Are You Making The Right Assumption When Valuing A Company?


Over my course of investing, I have my fair share of valuation mistakes. This was because many of the basic value investing concept is about buying a company below its intrinsic value. However, it is easy for an investor to include in false assumptions about a company’s prospect when valuing the company, which might in turn lead to a false sense of value in a company. Here is one such example.

Treating a cyclical company as a growth company

Sometimes, a company, especially one in the commodity business will see rapid growth during a boom time. This might give investors an incorrect perception that the company is experiencing a long term growth period when it is only in the upswing stage of its cyclical business cycle. For example, we take a look at a company such as Ann Joo Resources Bhd (AJR:MK), an iron and steel manufacturer and trader. The company experienced a huge growth in earnings before the global financial crisis. Due to the rapid increase in steel prices, the company enjoyed a huge jump in profits during the period. Earnings per share increased from just 4.3 sen per share in FY2005 to 38.6 sen in FY2007. Investors incorrectly thought the company was undergoing a long term growth stage and pushed its share price from a low of RM 0.63 per share in FY2005 to about RM4.18 per share in FY2007.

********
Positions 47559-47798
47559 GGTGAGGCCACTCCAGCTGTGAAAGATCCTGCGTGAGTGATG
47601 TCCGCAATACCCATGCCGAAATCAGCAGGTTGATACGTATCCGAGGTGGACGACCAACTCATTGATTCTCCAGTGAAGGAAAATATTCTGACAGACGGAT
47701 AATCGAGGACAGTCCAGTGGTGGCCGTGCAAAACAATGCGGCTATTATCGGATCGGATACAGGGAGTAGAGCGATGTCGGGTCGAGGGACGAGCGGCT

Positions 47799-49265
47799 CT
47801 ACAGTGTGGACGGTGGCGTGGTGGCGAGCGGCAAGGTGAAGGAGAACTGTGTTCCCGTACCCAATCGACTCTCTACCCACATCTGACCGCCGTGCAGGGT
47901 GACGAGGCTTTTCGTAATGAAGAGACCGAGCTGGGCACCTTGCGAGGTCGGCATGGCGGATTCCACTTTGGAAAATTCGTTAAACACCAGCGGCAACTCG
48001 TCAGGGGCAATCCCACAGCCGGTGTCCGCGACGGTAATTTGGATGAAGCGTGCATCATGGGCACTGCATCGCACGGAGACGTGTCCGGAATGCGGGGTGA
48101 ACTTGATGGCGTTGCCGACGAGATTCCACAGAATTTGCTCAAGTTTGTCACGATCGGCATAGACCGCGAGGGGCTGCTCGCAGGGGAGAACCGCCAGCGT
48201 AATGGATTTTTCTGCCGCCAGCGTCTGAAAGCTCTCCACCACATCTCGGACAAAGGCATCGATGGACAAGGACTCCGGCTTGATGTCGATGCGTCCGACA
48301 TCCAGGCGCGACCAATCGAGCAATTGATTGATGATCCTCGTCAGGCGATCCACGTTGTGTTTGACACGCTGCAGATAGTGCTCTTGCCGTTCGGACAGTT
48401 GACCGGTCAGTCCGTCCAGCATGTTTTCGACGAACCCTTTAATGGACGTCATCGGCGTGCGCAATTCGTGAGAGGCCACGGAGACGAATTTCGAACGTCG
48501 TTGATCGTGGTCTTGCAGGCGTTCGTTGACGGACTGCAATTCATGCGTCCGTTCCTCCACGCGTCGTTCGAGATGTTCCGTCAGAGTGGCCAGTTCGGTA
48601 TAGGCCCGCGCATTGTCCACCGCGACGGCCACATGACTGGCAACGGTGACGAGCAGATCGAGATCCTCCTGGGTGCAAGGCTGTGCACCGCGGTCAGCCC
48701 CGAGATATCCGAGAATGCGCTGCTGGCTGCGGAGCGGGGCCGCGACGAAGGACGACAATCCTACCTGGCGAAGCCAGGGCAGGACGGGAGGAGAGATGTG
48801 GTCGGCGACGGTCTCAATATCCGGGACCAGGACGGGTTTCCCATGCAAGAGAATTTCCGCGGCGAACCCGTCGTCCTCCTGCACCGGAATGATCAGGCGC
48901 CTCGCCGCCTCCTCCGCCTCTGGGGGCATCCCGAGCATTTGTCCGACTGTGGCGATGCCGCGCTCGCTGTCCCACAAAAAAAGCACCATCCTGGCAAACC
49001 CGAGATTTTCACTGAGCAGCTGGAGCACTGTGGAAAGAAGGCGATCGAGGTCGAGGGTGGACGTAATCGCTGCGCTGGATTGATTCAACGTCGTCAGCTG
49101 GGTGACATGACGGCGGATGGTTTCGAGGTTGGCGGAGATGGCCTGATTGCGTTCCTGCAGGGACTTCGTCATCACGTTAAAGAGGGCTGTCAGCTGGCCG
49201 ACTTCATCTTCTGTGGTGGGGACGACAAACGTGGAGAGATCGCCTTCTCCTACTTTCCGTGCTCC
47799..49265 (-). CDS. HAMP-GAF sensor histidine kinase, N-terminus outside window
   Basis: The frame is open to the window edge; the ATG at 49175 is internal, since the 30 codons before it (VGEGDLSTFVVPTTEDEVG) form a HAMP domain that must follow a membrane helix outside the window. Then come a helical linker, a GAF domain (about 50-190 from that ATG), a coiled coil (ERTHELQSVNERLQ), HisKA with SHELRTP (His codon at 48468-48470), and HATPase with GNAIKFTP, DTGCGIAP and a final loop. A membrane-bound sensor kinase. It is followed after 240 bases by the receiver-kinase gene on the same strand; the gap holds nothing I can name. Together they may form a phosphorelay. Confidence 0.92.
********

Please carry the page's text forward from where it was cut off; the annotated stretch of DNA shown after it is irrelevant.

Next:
However, much of the earnings growth is mainly due to the build-up in commodity prices during the period and Ann Joo Resources has little control over the pricing of its product. As the supply and demand of a commodity product is influenced by its pricing; i.e. a low price will lead to higher demand which will push up the commodity prices, till a point where it is too expensive for its buyers. At this point, the high price will reduce the demand for the product at the same time when supply is increasing as manufacturers increase products due to the good margins. Subsequently, this will lead to lower prices. At this point, investors would realize that the growth of the manufacturer is not sustainable and realized they made a mistake in valuing the company as a constant growth company when it is only experiencing a short upswing cycle.

Value In Action

Although we are taught valuation methods to value a company, investors have to understand the economics of different industry and businesses before proceeding with its valuation process. This is because, having a wrong assumption during your valuation process can have deep consequences.

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All views and opinions articulated in the article were expressed in Stanley Lim’s personal capacity and does not in any way represent those of his employer and other related entities. Stanley Lim does not own any companies mentioned above

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